But before she had a chance, her daughter blabbed all. They were having dinner one warm evening. As her 9-year-old son blissfully feasted, her 12-year-old daughter chatted with Grandma. All innocent, yes? Well, when my friend went to the kitchen to check on dessert, she overheard her daughter mention "mom's new boyfriend."
Uh oh. That's a problem. As far as her kids are concerned, my girlfriend doesn't really have a boyfriend. She has a potential love interest whom she briefly introduced to her kids. Once. My friend has never used "boyfriend" to describe this man to her kids. And she never mentioned this guy to her mom (why would she, right?). Of course, Grandma was miffed. And my girlfriend was utterly confused.
How did her tween daughter blow this simple introduction so out of proportion?
Here's what's going on:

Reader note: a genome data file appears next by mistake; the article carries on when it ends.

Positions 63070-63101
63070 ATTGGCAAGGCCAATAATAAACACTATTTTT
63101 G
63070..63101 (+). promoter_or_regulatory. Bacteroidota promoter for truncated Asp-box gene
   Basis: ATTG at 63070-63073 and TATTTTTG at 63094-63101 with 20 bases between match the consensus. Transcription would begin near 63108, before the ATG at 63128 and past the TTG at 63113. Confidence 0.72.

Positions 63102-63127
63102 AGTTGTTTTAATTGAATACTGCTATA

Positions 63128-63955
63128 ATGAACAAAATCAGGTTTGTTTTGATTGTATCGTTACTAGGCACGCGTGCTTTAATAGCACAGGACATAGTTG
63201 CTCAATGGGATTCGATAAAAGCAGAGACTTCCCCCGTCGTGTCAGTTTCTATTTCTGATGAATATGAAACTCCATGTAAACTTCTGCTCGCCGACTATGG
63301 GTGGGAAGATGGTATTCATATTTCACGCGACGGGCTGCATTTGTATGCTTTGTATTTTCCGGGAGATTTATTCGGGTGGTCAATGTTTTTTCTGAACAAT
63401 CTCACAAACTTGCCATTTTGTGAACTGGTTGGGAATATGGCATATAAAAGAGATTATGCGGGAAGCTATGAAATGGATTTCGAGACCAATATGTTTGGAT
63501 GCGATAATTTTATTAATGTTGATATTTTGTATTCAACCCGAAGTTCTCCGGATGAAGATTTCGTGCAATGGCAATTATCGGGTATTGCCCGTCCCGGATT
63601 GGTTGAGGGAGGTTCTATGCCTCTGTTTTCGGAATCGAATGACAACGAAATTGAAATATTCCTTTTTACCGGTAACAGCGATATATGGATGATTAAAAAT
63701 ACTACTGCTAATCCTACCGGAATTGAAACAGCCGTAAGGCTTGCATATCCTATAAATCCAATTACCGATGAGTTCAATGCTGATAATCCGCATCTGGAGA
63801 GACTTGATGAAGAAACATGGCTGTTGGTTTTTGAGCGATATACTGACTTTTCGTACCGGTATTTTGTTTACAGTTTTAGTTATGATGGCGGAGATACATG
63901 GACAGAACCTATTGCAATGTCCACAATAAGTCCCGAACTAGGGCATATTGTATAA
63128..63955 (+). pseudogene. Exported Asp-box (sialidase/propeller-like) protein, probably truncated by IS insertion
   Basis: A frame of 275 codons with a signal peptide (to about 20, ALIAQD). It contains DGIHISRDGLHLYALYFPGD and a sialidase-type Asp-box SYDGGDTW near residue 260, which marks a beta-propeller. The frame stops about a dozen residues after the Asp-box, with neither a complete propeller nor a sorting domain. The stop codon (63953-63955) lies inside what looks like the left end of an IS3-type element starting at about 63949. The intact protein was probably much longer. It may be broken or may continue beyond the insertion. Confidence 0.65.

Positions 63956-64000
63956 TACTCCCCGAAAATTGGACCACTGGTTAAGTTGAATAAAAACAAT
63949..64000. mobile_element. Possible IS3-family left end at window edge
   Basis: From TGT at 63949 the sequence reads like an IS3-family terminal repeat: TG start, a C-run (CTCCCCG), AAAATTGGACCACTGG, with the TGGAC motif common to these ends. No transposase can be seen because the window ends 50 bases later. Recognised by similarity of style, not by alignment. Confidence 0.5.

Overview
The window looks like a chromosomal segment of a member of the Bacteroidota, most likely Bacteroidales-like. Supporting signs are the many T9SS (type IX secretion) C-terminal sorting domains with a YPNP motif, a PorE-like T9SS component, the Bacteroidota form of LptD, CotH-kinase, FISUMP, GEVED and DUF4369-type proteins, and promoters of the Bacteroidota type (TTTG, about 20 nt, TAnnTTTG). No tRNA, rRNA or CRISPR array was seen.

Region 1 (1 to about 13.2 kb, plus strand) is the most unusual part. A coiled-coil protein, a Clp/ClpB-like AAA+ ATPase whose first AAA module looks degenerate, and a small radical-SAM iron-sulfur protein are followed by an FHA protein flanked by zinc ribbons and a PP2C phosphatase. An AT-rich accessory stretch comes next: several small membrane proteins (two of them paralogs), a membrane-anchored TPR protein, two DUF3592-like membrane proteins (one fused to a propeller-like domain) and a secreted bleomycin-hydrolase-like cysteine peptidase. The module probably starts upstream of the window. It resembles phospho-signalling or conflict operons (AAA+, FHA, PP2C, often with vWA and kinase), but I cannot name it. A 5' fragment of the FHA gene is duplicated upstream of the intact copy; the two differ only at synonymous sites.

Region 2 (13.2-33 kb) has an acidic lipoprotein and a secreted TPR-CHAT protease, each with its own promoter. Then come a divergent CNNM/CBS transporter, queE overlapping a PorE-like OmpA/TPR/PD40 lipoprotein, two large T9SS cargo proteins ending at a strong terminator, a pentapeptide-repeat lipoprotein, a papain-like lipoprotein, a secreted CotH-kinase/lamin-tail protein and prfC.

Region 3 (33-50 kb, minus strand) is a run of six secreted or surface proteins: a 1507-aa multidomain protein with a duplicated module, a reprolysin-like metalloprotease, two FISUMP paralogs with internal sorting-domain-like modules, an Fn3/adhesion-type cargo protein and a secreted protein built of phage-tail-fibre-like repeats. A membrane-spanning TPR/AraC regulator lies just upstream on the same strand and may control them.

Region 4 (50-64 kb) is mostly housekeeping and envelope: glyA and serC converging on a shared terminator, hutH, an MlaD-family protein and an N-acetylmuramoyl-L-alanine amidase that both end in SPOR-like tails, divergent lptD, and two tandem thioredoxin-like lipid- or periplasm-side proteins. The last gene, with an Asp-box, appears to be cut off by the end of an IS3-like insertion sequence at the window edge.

Things got jumbled because this friend underestimated her tween daughter's curiosity -- and her interest in her mom's life. Let's face it: tweens are media-infused. They often pick up on expressions or scenarios from TV, but they don't yet have the knowledge, maturity, and experience to understand adult experiences. This tween probably took the "quickie" introduction -- as well as the overheard cell phone calls and mom's body language -- and jumped to the "boyfriend" conclusion.
Of course, single moms are entitled to having lives after the kids go to bed. But it's also important to talk about your life with your tween kids. No, you do not need to spill every last detail -- or make your tween a confidante.
Yet sharing a simple word or two about this guy might start an important conversation. You can also ask your tween something like: "Do you have anything you might want to know?"
Sure, she might ask an awkward or embarrassing question. Yet it's vital to keep the conversation going. This is the perfect opportunity to talk about our own attitudes and beliefs about dating, sex, and other hot button topics.
|Rachel Sarah, a.k.a. "Single Mom Seeking" blogs at SingleMomSeeking.com and co-founded SingleMommyHood.com, the first-ever website to offer "a whole new way to think about single parenting."|